Professor of Health Services Research and the lead for CLAHRC research into Fundamental Care in Hospital

Professor Peter Griffiths

I remember being asked in my interview for nursing why I wasn’t applying to be a doctor. There’s no simple answer to ‘what nursing is’ or ‘what it means to me’ but the answer I gave then is probably as close as I’ll ever get.

I’m not that interested in disease but I am interested in people. Nursing is about supporting and helping people, often through their most difficult times. While it’s hard to distinguish this from many other caring professions the key (to me) is that the focus is on the person comes first and the rest follows.

Continue reading What does it mean to be a nurse? International Nurses Day

Why might nurses miss people’s ‘danger signs’ at night? – Dr Jo Hope

We know that nurses miss or delay taking patients’ vital signs (such as pulse, temperature and blood pressure) at night. Until now, no one knew why.

The NHS expects hospitals to use ‘Early Warning Scores’ to measure how ill someone is. These are based on the observation of ‘vital signs’ – measurements of things like pulse, temperature, blood pressure and breathing speed. The higher the score, the more often someone’s vital signs should be checked. This is so staff can spot the early danger signs of someone becoming very unwell, in time to help them.

ews_scanned

Your local hospital will probably have an ‘early warning protocol’ that says how often people should be checked according to their early warning score. At higher levels observations will need to be done in the middle of the night. Despite this, we know that nurses are much less likely to do the observations that are expected to be done at night.

Continue reading Why might nurses miss people’s ‘danger signs’ at night? – Dr Jo Hope

What are we missing here? (Are at risk older people spotted early enough in hospital?) – Dr Kinda Ibrahim, Research Fellow at Academic Geriatric Medicine

Nearly two thirds (65%) of people admitted to hospital in the UK are aged over 65 years old. Many of them are frail and at high risk of poor healthcare outcomes – like staying longer in hospital, reduced physical abilities, becoming dependant, going to a care home, and even death.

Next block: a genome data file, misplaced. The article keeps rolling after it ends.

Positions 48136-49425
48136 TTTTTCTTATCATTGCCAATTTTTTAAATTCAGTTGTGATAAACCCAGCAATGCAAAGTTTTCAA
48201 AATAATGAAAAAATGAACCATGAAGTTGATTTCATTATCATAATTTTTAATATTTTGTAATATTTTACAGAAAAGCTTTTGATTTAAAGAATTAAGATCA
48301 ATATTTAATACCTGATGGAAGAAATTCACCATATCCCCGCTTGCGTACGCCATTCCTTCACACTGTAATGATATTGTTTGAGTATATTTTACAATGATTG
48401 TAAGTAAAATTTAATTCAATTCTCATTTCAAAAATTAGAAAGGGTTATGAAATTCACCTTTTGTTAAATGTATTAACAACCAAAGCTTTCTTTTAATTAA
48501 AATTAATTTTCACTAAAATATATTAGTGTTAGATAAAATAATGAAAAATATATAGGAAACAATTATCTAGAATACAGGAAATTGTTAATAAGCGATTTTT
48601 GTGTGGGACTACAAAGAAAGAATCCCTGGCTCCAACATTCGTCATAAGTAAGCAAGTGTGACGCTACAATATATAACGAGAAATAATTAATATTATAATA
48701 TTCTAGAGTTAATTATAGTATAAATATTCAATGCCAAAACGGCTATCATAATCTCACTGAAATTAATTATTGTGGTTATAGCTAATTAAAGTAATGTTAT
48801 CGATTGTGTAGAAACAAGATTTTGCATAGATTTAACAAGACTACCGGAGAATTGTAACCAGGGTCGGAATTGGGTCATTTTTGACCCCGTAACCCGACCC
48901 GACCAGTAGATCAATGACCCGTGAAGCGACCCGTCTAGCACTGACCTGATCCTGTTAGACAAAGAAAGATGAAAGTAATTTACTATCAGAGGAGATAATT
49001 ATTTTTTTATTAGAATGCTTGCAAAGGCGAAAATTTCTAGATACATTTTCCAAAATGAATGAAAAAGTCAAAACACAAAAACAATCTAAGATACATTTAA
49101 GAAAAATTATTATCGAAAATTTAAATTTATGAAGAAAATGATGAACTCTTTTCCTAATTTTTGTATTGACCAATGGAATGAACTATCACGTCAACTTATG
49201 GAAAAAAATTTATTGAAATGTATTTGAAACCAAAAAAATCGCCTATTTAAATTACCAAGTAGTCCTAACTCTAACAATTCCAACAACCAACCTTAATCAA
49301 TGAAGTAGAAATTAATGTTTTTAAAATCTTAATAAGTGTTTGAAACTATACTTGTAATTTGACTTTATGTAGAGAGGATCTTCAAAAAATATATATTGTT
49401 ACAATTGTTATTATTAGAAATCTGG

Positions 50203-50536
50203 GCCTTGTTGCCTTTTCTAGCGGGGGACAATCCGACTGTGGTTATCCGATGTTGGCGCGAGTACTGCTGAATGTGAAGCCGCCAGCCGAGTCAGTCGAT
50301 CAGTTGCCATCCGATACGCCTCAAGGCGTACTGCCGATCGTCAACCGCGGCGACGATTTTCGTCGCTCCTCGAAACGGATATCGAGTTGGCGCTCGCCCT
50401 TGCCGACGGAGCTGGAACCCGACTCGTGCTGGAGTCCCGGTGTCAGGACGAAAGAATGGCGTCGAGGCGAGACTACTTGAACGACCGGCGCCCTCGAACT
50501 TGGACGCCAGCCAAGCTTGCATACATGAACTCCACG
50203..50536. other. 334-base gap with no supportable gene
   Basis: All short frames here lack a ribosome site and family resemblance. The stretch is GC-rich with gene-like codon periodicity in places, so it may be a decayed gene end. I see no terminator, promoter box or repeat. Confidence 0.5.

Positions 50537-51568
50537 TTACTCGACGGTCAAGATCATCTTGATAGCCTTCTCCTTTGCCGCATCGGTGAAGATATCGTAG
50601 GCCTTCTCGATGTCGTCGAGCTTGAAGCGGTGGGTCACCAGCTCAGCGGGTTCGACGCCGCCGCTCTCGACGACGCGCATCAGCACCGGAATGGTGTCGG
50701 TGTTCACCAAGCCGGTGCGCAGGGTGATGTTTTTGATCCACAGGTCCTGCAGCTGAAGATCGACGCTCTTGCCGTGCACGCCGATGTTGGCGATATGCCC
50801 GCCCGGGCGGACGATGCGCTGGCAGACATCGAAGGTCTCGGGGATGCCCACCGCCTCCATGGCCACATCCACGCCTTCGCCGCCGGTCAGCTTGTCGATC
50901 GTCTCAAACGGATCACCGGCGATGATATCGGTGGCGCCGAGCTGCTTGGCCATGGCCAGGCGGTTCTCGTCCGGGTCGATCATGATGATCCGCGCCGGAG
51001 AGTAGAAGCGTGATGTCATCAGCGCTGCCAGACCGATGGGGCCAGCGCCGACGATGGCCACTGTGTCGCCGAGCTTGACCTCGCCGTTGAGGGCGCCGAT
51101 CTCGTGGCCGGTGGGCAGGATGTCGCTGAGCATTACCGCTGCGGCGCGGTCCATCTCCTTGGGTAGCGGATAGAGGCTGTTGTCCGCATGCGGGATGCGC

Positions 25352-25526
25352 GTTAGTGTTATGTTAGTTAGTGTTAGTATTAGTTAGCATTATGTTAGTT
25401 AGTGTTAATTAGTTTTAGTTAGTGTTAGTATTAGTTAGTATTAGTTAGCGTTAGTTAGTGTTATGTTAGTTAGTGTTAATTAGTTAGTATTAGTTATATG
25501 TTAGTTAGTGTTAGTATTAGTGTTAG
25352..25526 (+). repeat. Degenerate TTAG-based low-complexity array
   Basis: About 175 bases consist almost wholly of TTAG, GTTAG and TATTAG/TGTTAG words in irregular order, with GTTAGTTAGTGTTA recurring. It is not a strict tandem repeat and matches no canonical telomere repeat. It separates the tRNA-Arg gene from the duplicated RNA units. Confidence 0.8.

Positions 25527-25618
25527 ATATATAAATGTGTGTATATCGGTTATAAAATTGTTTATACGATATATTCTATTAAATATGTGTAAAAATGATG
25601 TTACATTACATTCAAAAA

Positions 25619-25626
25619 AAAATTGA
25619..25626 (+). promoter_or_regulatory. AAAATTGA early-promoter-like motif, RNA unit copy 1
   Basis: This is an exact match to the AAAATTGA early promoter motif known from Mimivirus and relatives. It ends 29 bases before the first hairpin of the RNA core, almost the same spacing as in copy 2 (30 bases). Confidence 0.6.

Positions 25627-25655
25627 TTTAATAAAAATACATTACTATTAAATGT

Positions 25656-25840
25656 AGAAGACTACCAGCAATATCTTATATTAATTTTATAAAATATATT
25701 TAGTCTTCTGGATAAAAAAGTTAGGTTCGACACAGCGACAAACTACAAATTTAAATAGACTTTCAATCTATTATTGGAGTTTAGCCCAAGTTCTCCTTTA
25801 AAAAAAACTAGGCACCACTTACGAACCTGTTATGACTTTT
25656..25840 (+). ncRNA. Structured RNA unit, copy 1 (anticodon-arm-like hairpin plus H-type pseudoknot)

National recommendations suggest that these high-risk older individuals should be routinely identified when they are admitted to hospital to allow healthcare teams to provide appropriate individual care that meets patient’s needs (1).  It is unclear whether and how those people are identified in hospital. Therefore our study looked at the current practice in one hospital with regard to identification of patients at high-risk of poor healthcare outcomes. To do that, we reviewed a random sample of patient’s clinical notes and interviewed staff members who worked at five acute medicine for older people wards (2).

Continue reading What are we missing here? (Are at risk older people spotted early enough in hospital?) – Dr Kinda Ibrahim, Research Fellow at Academic Geriatric Medicine

The movement behind saving our antibiotics

This week has been World Antibiotic Awareness Week to be followed tomorrow (Friday 18 November) by European Antibiotic Awareness Day. So what all the urgent action?

Well it’s well documented that resistance by bacteria to the existing supply of antibiotics is growing. The World Health Organisation has estimated that by 2050 deaths caused by antibiotic resistant bacteria could number 10 million people a year.

bacteria-310

 

This week NIHR CLAHRC Wessex hosted the Southampton Premiere of the award winning short film Catch, which tells the story of a family broken apart and facing difficult choices in a post antibiotic world.

Continue reading The movement behind saving our antibiotics